Hidden security and licensing threats lie in open source codebases, but organizations using them may not be applying sufficient due diligence.

In a review of the results of more than 2,400 audits of commercial and proprietary codebases from merger-and-acquisition transactions, it has been found that open source code is widely used among the audited organizations, but managing the associated risks in the software supply chain can be a challenge.

What are some trends in open source usage within commercial and proprietary applications? What insights can help developers gain a better understanding of the interconnected software ecosystem? The review report based on the audit results detail the pervasive risks posed by unmanaged open source resources, including security vulnerabilities, outdated or abandoned components, and license compliance issues.

This report on open source and risk analysis has pointed out four trends: 

  • Outdated open source remains the norm. From an operational risk/maintenance perspective, 85% of the 2,097 codebases contained open source that was more than four years out-of-date. 88% utilized components that were not the latest available version, and 5% contained a vulnerable version of Log4j.
  • Open source vulnerabilities were decreasing overall. In the review 2,097 of the assessed codebases included security and operational risk assessments. There was a more dramatic decrease in the number of codebases containing high-risk open source vulnerabilities. 49% of the audited codebases contained at least one high-risk vulnerability, compared to 60% previously. Additionally, 81% of the assessed codebases contained at least one known open source vulnerability, a decrease of 3% from the 2021 report.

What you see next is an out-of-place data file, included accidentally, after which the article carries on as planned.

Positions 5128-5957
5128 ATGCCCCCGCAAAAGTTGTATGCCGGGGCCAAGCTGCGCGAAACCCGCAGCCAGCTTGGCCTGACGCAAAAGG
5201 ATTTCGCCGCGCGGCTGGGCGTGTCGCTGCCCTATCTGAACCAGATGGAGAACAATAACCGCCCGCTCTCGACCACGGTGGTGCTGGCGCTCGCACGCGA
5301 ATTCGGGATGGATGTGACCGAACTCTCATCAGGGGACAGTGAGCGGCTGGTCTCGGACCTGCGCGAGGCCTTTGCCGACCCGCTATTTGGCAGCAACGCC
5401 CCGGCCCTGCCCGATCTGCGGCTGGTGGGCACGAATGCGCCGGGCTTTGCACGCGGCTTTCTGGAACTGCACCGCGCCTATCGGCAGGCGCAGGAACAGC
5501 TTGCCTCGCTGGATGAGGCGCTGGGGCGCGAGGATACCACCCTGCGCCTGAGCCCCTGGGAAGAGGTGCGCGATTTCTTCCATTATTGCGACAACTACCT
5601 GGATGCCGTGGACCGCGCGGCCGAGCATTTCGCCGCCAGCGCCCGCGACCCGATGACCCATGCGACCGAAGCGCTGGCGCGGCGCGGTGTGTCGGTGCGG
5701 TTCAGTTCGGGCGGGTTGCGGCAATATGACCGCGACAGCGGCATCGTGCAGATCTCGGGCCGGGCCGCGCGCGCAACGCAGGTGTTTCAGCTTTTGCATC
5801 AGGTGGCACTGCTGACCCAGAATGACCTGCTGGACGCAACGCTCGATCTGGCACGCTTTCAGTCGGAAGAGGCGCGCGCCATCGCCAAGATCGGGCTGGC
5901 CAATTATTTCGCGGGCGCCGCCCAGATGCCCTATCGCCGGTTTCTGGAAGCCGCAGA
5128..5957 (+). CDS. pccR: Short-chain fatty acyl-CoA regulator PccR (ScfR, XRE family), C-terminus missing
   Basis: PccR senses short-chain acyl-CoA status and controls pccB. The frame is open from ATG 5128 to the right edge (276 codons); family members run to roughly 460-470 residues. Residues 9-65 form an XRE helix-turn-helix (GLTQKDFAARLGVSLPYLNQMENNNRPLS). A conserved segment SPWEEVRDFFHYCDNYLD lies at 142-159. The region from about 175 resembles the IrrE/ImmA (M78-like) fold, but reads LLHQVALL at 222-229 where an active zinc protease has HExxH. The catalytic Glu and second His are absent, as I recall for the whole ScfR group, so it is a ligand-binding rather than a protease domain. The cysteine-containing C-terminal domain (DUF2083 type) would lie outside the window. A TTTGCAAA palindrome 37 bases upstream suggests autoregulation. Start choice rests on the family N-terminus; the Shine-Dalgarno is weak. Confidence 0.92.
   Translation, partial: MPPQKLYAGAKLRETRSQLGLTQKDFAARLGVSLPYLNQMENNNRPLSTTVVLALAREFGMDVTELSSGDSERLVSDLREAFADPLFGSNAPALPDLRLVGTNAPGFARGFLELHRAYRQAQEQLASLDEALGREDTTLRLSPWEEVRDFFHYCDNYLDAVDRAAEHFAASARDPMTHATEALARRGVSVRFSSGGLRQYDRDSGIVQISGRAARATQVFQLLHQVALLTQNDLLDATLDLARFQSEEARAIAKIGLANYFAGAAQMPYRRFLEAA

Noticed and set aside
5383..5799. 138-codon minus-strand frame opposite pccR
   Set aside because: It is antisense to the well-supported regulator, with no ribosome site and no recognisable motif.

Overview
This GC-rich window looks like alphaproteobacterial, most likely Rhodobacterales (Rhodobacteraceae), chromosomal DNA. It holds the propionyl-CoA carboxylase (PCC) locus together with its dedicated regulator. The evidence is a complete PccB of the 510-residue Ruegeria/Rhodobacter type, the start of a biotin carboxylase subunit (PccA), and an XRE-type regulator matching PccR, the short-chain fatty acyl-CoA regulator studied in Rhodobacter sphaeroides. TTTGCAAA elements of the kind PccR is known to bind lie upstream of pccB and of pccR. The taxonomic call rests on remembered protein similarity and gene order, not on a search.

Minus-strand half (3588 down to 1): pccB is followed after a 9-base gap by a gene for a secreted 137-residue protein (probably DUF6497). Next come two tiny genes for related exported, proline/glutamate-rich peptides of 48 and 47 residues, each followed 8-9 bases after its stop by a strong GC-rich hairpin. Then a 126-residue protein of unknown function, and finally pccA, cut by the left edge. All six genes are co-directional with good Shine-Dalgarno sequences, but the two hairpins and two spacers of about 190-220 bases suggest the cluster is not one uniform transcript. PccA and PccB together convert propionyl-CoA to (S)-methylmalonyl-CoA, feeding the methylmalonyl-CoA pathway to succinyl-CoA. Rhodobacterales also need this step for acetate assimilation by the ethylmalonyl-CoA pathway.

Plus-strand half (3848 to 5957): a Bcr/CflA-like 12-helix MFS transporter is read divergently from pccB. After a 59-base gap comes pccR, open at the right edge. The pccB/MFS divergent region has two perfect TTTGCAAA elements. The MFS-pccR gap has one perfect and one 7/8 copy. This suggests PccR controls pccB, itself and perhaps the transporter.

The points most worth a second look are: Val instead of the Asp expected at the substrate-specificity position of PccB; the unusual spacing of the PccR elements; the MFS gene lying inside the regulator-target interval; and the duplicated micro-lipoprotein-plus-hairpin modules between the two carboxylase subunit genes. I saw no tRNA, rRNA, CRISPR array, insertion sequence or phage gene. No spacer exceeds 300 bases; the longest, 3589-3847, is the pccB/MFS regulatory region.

• License conflicts were also decreasing overall. Some 53% of the codebases reviewed had contained license conflicts, a decrease from the 65% seen in 2020. In general, specific license conflicts had decreased across the board between the audit reviews in 2020 and 2021. 
  • Some open source codebases had no license or a customized license. Since a software license governs the right to use it, software with no license presents the dilemma of whether use of the open source component entails legal risk. Additionally, customized open source licenses may place undesirable requirements on the licensees and may require legal evaluation for possible IP issues or other implications.

According to Tim Mackey, Principal Security Strategist, Synopsys Cybersecurity Research Center, which compiled the report, users of static code analysis software in the study period had reduced open source license issues and addressing high-risk vulnerabilities, but “the fact remains that over half of the codebases audited still contained license conflicts and nearly half still contained high-risk vulnerabilities.”

Also, 88% of the codebases [with risk assessments] had contained outdated versions of open source components with an available update or patch that was not applied. “Unless an organization keeps an accurate and up-to-date inventory of the open source used in their code, an outdated component can be forgotten until it becomes vulnerable to a high-risk exploit. This is precisely what occurred with Log4j, and why software supply chains and Software Bill of Materials (SBOM) are such hot topics.”